|Publication number||US6669716 B1|
|Application number||US 09/672,014|
|Publication date||Dec 30, 2003|
|Filing date||Sep 29, 2000|
|Priority date||Mar 31, 1998|
|Also published as||EP1067882A1, WO1999049808A1|
|Publication number||09672014, 672014, US 6669716 B1, US 6669716B1, US-B1-6669716, US6669716 B1, US6669716B1|
|Inventors||Paul Gilson, Gary S. Roubin|
|Original Assignee||Salviac Limited|
|Export Citation||BiBTeX, EndNote, RefMan|
|Patent Citations (7), Referenced by (42), Classifications (7), Legal Events (4)|
|External Links: USPTO, USPTO Assignment, Espacenet|
This is a continuation of PCT Application No. PCT/IE99/00018, filed Mar. 31, 1999.
The invention relates to a delivery system for delivery and deployment of a stent, to a desired vascular location.
Vascular intervention is today undertaken to treat a large number of diseases that had heretofore been treated by surgery. Stents are used widely in a number of applications to provide structural support to vessels that are being treated. Typically, a vascular intervention procedure is required to restore the flow of blood through an artery that has been constricted by a build up of atherosclerotic material. Medical practice has shown that implanting stents at the site of disease is effective. Various types of stents have been devised and the therapy is well known and widely practised.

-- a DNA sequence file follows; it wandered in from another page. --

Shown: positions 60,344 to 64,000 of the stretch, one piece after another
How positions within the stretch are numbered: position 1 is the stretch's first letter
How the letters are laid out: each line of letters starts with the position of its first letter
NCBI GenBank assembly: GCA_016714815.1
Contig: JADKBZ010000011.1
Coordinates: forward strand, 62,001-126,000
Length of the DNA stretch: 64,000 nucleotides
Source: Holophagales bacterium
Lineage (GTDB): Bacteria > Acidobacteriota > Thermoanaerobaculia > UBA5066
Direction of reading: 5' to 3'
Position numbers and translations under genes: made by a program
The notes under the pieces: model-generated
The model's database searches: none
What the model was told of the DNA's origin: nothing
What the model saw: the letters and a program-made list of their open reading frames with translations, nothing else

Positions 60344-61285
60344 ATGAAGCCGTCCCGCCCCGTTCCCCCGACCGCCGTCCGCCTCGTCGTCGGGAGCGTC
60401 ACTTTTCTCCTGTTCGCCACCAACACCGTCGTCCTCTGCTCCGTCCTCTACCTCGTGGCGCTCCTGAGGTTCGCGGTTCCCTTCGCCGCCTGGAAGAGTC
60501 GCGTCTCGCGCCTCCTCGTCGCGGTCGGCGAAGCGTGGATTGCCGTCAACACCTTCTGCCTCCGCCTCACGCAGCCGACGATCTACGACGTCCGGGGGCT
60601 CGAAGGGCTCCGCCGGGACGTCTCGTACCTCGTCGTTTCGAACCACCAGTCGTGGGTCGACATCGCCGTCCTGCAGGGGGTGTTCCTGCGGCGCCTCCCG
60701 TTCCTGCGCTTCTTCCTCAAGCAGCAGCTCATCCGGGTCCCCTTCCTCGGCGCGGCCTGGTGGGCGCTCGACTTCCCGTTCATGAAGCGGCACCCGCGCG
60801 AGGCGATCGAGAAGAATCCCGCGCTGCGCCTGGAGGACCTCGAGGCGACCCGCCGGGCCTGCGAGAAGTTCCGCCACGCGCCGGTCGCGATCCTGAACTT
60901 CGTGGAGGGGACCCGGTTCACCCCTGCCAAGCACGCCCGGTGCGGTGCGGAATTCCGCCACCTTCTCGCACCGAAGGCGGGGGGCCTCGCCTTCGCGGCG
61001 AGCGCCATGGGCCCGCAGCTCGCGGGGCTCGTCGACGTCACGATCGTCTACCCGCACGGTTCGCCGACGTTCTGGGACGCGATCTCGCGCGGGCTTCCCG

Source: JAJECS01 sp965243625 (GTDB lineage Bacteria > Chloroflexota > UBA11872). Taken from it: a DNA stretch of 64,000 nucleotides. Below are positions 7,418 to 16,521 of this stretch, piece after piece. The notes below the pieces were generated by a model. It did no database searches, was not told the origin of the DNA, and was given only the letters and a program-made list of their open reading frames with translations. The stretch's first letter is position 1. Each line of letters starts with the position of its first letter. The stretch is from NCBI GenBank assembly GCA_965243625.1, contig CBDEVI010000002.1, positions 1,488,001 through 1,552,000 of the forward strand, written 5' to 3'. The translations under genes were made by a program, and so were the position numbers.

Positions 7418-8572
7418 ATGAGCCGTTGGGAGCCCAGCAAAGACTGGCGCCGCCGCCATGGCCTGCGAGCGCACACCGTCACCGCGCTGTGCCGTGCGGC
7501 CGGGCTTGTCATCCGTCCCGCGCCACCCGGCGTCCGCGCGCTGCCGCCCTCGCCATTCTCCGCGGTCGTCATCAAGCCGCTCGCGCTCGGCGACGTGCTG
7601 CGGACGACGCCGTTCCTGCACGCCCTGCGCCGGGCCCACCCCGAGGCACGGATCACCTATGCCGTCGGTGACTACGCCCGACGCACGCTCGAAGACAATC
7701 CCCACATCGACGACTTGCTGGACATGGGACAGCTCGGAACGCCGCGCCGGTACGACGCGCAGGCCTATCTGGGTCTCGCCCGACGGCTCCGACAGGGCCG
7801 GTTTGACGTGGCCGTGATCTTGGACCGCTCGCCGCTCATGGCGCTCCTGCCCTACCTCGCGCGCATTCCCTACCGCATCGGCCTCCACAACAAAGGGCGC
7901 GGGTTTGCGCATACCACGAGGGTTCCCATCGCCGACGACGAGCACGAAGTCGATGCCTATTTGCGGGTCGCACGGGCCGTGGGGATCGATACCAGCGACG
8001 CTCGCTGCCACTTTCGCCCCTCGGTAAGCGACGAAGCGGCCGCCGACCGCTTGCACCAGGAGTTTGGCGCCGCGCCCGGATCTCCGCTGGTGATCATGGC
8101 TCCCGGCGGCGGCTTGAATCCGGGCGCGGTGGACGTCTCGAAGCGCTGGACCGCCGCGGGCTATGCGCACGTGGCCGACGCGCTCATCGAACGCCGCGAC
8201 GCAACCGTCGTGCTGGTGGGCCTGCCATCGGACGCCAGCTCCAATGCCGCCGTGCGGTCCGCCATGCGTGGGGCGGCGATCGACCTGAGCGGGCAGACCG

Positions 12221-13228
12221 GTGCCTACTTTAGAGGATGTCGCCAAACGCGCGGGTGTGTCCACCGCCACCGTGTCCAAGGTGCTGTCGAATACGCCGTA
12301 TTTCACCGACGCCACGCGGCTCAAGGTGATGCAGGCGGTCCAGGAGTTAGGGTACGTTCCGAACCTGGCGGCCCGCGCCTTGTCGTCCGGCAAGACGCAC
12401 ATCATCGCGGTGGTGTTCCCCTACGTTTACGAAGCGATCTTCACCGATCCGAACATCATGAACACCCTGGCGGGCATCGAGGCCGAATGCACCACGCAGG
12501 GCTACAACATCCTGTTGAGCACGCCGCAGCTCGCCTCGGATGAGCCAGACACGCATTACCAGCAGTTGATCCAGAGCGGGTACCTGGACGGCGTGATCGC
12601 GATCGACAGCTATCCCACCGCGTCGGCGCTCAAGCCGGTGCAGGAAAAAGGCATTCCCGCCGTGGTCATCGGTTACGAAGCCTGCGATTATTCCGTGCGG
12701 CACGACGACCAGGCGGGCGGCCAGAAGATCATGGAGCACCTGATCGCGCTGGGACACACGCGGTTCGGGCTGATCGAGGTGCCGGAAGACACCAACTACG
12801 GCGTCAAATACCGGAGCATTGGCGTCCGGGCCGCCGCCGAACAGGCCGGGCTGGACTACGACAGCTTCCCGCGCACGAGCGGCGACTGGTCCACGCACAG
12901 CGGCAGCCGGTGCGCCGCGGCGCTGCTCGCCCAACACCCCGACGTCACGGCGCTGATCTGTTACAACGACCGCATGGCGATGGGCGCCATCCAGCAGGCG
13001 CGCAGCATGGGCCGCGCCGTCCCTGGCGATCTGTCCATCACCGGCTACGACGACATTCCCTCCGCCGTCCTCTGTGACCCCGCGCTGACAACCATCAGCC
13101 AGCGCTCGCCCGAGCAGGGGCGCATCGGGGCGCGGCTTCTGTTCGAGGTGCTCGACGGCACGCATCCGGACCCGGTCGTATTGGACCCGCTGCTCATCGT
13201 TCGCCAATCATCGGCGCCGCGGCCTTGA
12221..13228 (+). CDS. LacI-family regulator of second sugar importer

Stent designs are broadly divided into two categories, balloon expandable stents and self-expanding stents. The invention relates particularly to the delivery and positioning of self-expanding stents. The term self-expanding refers to the inherent material properties of the stent which cause the expansion of the stent once an external constraint has been removed. The effect is most commonly achieved by using a shape memory metallic alloy such as nitinol.